June 6, 1944 was one of the pivotal moments not only of World War II but of world history.
70 years ago on this date on the shores of Normandy, the fate of the world was in the balance as the D-Day invasion to liberate France and Europe from the clutches of Nazi occupation began.
The largest seaborne fleet ever assembled sailed from southern English ports laden with 156, 000 British, Canadian and American troops, tanks and other weapons to land at five code named beaches along 50 miles of heavily fortified French coastline.
The 5000 ship amphibious invasion fleet was protected by a massive air umbrella of over 11,000 airplanes that flew ahead of the ships speeding south to not only drop paratroopers behind the invasion beaches but attack any German forces moving toward them by road, canal or rail.
While the British and Canadian troops landing at Gold, Juno and Sword beaches and the Americans landing at Utah Beach encountered light resistance that morning, that wasn't the case at Omaha Beach.
Bad luck in terms of nothing going as planned for the American invaders and fierce German resistance at the water's edge caused over 2000 casualties and had General Omar Bradley briefly consider a withdrawal of troops from the tenuous beachhead.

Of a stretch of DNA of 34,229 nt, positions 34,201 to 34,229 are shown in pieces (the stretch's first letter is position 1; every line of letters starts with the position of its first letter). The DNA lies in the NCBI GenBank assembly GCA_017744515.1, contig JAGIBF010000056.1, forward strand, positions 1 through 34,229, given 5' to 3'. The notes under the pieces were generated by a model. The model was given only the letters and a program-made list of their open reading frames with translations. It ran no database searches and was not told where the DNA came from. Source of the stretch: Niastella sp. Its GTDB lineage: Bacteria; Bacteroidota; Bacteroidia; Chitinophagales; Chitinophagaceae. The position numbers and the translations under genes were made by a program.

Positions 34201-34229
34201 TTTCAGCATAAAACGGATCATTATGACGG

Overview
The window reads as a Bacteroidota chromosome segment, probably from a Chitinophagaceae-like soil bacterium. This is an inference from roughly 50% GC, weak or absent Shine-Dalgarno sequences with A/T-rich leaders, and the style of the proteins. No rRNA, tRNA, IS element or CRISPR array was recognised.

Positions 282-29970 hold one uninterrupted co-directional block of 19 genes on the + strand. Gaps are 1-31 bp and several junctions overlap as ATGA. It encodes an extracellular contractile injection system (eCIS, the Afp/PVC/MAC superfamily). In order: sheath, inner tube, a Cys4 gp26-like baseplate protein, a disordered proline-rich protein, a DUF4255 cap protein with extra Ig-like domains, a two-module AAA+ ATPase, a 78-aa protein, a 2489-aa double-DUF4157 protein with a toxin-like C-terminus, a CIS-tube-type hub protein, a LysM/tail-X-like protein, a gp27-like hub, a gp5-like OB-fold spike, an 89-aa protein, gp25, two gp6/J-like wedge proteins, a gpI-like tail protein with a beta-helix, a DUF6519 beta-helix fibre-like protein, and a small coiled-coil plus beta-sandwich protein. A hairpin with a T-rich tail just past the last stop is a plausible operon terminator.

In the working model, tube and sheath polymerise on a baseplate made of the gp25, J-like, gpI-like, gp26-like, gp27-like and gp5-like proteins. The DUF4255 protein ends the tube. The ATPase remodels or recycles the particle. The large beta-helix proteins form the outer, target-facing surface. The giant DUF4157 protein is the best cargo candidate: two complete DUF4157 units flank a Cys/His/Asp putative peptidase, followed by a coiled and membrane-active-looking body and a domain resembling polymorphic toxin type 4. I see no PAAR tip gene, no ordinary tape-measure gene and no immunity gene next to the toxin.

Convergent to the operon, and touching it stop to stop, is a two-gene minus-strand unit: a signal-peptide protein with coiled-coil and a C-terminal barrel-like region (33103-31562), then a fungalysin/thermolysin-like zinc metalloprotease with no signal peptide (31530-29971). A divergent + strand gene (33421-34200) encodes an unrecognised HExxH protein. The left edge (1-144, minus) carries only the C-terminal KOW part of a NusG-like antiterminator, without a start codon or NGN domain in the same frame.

But the determined attackers pushed through, eventually made their way off Bloody Omaha and inland although not at the planned rate of advance.
It wasn't a good day for the German defenders either. Their commander, Field Marshal Erwin Rommel was in Germany celebrating his wife's June 6 birthday as his command staff was occupied at a military conference. Indecision and confusion reigned from Berchtesgaden to the Normandy invasion front as the massive invasion caught them by surprise. . Attempts to move German reinforcements to the area met savage air attacks by the Allied aircraft that ruled the skies.
By the end of the day the Allies would be starting the liberation of France and Western Europe. The five separate landing beaches would be linked into a single front containing a half million men by the end of the week being reinforced by thousands of tanks tasked for the breakout from the Normandy region in Operation Cobra. Paris was liberated by August and nearly a year later, the European phase of the war ended as Germany surrendered.
The stories of that day have been written in endless books, articles and told in documentaries and movies such as The Longest Day. But without the ultimate sacrifices of these 9000 men that we remember 70 years later, the world might be a far different place.